Up to 10 military aircraft had been scheduled to fly over the Indian Ocean in hopes of spotting clues as to the fate of the Boeing 777, which vanished on March 8 carrying 239 people.

"Planned air search activities have been suspended for today due to poor weather conditions in the search area as a result of Tropical Cyclone Jack," Australia's Joint Agency Coordination Centre said, adding that 10 ships in the search zone would continue their work.

"It has been determined that the current weather conditions are resulting in heavy seas and poor visibility, and would make any air search activities ineffective and potentially hazardous."

JACC later advised that prior to the decision to suspend search activities, four military aircraft had left the Pearce air base north of Perth, bound for the 49,491 square kilometre (19,108 square mile) visual search zone in the remote Indian Ocean.

A fifth plane helping coordinate the search also left from the Learmonth base on Australia's western coast.

"These aircraft will continue with their missions, however, individual aircraft captains will assess the conditions once on station and use their discretion as to whether they continue their planned search activities or return to base."

Australia is leading the hunt for MH370, which disappeared en route from Kuala Lumpur to Beijing and is believed to have crashed into the Indian Ocean after veering sharply from its route for no apparent reason.

No debris has yet been found from the plane and authorities say their best lead has been signals picked up by a black box locator earlier this month, which have since fallen silent.

Australia's Ocean Shield ship has deployed an underwater autonomous vehicle (UAV) to scour the seabed at a depth of some 4,500 metres (15,000 feet) in the vicinity of these signals, hoping to find wreckage of the missing plane.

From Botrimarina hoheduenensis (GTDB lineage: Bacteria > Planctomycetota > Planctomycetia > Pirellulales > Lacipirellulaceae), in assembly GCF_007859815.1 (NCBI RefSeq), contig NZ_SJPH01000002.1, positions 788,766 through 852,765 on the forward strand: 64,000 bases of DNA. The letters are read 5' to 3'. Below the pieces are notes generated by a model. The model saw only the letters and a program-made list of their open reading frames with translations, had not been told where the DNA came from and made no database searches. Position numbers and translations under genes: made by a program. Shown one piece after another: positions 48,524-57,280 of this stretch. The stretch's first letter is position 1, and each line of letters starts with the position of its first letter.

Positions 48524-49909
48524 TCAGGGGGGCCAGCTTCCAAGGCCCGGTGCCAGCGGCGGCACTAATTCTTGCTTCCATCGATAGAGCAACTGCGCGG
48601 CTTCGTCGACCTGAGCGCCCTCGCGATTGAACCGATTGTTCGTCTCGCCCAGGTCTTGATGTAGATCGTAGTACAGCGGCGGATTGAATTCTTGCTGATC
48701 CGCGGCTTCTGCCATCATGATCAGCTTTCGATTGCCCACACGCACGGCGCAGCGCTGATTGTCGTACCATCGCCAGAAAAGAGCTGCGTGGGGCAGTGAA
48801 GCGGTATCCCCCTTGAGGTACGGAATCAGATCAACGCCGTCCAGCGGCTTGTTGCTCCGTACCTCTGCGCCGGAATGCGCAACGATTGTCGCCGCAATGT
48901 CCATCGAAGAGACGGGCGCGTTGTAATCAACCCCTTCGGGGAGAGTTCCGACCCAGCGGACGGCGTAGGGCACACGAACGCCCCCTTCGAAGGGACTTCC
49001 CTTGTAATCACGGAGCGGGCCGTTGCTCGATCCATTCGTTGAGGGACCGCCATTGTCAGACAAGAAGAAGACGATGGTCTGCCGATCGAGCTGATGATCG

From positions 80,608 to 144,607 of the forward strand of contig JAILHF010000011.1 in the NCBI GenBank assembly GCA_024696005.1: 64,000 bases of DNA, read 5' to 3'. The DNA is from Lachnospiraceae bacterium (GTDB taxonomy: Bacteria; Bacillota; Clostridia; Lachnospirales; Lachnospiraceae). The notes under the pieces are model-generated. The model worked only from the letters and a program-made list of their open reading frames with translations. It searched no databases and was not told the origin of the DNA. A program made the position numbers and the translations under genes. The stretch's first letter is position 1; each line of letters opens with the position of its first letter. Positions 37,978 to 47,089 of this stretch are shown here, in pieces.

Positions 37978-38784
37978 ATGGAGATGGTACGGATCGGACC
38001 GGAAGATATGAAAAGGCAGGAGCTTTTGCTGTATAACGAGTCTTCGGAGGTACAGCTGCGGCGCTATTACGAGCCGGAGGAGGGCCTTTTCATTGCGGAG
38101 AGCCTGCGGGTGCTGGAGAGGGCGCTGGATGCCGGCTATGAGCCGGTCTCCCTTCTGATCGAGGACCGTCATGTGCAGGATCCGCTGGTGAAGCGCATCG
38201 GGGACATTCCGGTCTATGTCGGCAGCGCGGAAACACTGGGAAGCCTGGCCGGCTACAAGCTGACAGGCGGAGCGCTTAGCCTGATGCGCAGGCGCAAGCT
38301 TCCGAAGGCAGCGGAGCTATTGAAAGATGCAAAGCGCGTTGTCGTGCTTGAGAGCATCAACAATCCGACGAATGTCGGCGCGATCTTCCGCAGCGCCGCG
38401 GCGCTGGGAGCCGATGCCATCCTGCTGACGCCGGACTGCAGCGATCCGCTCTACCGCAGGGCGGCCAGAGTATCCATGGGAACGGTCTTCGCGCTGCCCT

But Prime Minister Tony Abbott suggested last week that the submersible Bluefin-21 would only be deployed for about a week, and the sonar scanning device has already covered two-thirds of the search zone without result.

"Bluefin-21 AUV has completed the ninth mission. No contacts of interest have been found," JACC said late Tuesday.

"Bluefin-21 is currently undertaking mission ten in the underwater search area."

Australia's Bureau of Meteorology said severe Tropical Cyclone Jack was about 700 kilometres west-southwest of the Cocos Islands and moving south-southeast early Tuesday.

While it posed no threat to the Cocos Islands or Western Australia, the likelihood of the system remaining a tropical cyclone in the region was high on Tuesday.


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MH370 search to be most costly ever at $100 mln: analysts
Sydney (AFP) April 18, 2014
The search for missing Malaysia Airlines Flight MH370 is set to be the most expensive in aviation history, analysts say, as efforts to find the aircraft deep under the Indian Ocean show no signs of slowing. The Boeing 777 vanished on March 8 with 239 people on board, after veering dramatically off course en route from Kuala Lumpur to Beijing and is believed to have crashed in the sea off Aus ... read more